At a court of Ordinary begun and held in and for the County of Baldwin on Monday the 5th day of May 1828

James A. Hunter guardian of Thomas Harris, a minor, made his return of account current which was examined & ordered to be recorded.

P. 251
At a Court of Ordinary held in and for the county of Baldwin on Monday the 4th day of May 1829

P. 258
Hiram B. Troutman presented his account currant with the Estate of Sarah Harris a minor which examined, allowed & ordered to be recorded

P. 276
At a court of Ordinary begun and held in & for the county of Baldwin on Monday the 4th day of January 1830

P. 284
James A. Hunter guardian of Thomas Harris, minor, Return for 1828 of the hire of negroes

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Baldwin County, Georgia
Court of Ordinary
Returns, Book B, 1820 – 1824

P. 181
Drucilla Harris Orphans [sic] of Thomas Harris ded
1821 Paid Terondet & Atkinson & Co $3.25
Paid Wicker & Justice Store account $2.50
Paid John D. & A. Chapman Store acct $4.87½
3 Months Schooling $3.00
Paid Henry L. Jones tax for 1821 .18 3/4

P. 182
In account with Drury M. Laseur Guardian Cr
Received of George McKinney $23.00

P. 183
Dr. Pryor G. Harris Orphan of Thomas Harris Decd
1821 Paid Wicker & Justice Store accot $8.12½
Paid Terondet & Atkinson & Co. Do $13.62½
3 Months Schooling $3.00
Paid H. L. Jones tax for 1821 .18 3/4

P. 184
In account with Drury M Lesure Guardian Cr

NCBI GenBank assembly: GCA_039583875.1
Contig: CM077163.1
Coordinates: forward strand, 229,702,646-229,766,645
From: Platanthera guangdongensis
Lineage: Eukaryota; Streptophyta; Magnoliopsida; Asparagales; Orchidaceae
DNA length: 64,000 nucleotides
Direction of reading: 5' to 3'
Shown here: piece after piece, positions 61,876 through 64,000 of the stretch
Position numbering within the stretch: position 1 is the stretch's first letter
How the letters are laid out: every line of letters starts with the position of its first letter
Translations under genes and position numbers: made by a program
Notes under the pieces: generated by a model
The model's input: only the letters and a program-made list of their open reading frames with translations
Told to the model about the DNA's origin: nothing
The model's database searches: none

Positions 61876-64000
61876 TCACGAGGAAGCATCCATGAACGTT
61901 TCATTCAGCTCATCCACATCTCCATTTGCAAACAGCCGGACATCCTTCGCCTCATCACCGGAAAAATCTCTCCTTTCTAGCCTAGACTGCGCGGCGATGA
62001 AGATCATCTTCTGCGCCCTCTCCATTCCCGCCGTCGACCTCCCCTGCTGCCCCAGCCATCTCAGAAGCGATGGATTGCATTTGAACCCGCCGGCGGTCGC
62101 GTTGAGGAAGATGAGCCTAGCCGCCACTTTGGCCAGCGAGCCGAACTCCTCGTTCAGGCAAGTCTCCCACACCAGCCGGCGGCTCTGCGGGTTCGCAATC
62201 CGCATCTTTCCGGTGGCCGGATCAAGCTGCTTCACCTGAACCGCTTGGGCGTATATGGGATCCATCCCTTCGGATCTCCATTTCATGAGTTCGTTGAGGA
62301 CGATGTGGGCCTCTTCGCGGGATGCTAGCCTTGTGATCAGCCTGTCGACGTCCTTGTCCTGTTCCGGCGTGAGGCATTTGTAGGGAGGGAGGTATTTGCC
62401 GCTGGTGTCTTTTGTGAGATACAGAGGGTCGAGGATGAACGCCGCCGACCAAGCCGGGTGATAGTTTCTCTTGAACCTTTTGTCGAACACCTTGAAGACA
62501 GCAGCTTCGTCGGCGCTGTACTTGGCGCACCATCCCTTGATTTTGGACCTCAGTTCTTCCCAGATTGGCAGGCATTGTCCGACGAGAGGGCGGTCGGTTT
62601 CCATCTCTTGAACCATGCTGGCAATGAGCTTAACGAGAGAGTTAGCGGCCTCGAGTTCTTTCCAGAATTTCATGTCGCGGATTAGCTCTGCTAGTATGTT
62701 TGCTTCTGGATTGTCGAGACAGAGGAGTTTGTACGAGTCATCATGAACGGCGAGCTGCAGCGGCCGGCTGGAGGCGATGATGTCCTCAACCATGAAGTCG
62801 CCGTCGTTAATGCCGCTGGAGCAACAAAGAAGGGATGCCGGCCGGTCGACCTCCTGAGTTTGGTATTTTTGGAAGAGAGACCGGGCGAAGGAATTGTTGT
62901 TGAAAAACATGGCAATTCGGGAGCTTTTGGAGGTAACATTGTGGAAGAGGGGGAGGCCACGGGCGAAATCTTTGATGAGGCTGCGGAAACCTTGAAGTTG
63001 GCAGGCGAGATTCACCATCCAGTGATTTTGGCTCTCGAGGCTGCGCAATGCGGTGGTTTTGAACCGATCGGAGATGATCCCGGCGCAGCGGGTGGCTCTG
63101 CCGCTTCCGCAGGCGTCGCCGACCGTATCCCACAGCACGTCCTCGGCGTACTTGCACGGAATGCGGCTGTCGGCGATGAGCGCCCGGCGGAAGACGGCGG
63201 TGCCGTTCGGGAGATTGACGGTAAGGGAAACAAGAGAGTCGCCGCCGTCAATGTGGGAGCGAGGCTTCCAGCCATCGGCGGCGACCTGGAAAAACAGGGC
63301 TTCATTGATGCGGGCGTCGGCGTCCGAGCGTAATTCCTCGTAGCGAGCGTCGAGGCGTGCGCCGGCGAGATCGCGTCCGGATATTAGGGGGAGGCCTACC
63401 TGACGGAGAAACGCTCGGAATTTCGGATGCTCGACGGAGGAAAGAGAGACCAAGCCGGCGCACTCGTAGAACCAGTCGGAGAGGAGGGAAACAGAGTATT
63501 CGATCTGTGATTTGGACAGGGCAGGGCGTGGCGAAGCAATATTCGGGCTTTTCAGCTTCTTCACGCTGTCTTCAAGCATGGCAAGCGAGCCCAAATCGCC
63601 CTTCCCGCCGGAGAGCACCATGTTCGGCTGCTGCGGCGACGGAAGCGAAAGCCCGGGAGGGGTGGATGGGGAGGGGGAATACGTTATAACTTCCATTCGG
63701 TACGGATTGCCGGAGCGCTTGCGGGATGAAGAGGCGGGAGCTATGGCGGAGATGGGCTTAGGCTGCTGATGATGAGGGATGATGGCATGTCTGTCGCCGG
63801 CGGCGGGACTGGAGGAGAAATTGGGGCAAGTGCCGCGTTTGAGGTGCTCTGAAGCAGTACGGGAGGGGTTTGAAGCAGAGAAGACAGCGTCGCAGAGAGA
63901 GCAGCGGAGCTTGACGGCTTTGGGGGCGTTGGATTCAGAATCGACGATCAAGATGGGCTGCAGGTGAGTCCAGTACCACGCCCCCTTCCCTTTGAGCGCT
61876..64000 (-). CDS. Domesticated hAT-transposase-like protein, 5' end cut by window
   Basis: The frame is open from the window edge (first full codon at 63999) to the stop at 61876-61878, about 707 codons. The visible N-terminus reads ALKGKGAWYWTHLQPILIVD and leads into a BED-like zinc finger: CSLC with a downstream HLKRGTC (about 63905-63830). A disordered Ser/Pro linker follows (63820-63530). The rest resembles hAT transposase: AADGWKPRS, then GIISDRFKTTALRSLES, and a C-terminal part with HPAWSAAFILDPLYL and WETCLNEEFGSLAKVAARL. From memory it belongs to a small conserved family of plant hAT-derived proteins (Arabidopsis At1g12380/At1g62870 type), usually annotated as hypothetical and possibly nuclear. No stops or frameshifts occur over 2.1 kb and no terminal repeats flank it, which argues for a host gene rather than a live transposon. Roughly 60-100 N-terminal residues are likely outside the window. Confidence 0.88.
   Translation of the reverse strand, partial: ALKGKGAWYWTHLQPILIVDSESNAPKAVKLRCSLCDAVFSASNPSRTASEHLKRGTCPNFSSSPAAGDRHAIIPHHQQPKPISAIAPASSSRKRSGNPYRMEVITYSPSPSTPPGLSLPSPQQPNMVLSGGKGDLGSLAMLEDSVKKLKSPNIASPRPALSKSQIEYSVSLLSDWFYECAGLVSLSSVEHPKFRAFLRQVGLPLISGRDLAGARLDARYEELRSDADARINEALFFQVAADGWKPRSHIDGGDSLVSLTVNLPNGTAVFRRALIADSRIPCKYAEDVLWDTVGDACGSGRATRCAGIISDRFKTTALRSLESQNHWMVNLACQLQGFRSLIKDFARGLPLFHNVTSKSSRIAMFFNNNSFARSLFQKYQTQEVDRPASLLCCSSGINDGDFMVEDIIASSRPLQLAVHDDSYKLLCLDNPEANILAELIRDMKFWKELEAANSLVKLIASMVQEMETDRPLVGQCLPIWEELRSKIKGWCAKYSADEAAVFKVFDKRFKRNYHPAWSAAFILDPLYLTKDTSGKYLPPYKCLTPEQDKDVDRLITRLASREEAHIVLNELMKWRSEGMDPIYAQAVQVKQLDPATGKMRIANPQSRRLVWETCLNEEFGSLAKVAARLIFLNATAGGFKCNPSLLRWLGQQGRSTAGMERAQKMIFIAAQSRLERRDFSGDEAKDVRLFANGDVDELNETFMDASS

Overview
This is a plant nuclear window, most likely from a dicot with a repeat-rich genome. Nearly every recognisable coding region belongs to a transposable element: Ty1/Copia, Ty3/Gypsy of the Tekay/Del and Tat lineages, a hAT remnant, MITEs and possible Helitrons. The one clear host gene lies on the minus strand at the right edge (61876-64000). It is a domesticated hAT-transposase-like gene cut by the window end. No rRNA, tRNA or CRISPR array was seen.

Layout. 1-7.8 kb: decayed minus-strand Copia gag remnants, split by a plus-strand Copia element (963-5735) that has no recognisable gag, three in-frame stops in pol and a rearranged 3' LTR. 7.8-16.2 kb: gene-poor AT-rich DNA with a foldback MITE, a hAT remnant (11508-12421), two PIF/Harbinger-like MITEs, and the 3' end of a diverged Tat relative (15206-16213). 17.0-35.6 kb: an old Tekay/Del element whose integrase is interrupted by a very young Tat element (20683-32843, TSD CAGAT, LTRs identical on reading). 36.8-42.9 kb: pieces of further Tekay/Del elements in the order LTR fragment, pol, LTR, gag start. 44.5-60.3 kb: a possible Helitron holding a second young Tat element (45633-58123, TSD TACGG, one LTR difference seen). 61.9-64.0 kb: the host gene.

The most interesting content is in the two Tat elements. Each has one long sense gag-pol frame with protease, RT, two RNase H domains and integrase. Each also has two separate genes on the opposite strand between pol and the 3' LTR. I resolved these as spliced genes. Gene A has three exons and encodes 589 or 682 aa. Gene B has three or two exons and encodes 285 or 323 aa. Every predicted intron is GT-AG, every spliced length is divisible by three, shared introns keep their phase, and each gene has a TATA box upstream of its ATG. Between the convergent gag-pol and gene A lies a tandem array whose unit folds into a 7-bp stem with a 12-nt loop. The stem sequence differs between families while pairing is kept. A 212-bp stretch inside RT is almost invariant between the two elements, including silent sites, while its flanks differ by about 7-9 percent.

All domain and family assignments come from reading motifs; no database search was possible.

Received of David Worsham $21.00

P. 288
Sarah Harris a Minor in a/c with Hiram B. Troutman Guardian
By Cash received from Drury M Leseur Admr of the estate of Thomas Harris Decd
on account of Sarah Harris $69.31 1/4

Jany 1st 1824
Paid James Powell as pr receipt for 12 months board & 3 months tuition
for Sarah Harris for the year 1823 $48.00

Balance Due Sarah Harris $21.31 1/4

1814 Jan 1 Rented her land 23 acres of cleared Land for $60.00 Hiram B. Troutman Gdn

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Baldwin County, Georgia
Court of Ordinary
Returns, Book C

1824 – 1831

P. 54
Sarah Harris
To H B Troutman
Jan 1st To cash paid James Powell for Board Clothing & 3 months tuition for the year 1824
as per Vo 1 $48.00
Cash paid Tax collector .18 3/4
To a Bonnett and dressing for the same
Bot of Rowe & Newell for her $7.50
To a Dress Bot of Rowe & Newell $3.00
[Total] $58.68 3/4

Balance Due on the 1st of Jany 1824 $21.31 1/4
Cr By the rent of her Land 1824 $60.00
[Total] $81.31 3/4

Balance Due Sarah Harris up to 1st Jany 1825 $22.62 1/4

P. 56
Estate of Thomas Harris a minor in account current
To James A Hunter Guardian

July 5th To amount paid Doctors Bill Voucher No 1 $5.00
“ To amt paid Tax No 2 2.00
July 7 To amt paid for Tuition No 3 4.00
Jany 12th To Letters Guardianship No 4 1.87½
“ “ Paid Tax No 5 1.43 3/4
“ “ Tuition No 6 3.00

By cash recd from Benj Doles
for Hire of negro woman Elly $25.00

P. 83
James A Hunter To Thomas Harris
By Cash recd of John Stephens for the hire of negro woman Elley for 1825 $26.00
James A Hunter Gdn

P. 98
A Return made 1st Monday in May 1826
Sarah Harris A minor
To H B Troutman
Feby 8th 1826
To Cash paid James Powell for Board for the year 1825 as per Voucher No 1 $54.00
By balance due Sarah Harras on the last return up to 1st Jany 1825 return made
7th Nobr 1825 $22.6s½
By the rent of her land for the year 1825 $40.00
[Total] $62.62½
[Balance] $8.62½
H B Troutman Guardian

P. 153
Sarah Harris a minor
H B Troutman
1826 To paying tax collector as per voucher 1. $1.18 3/4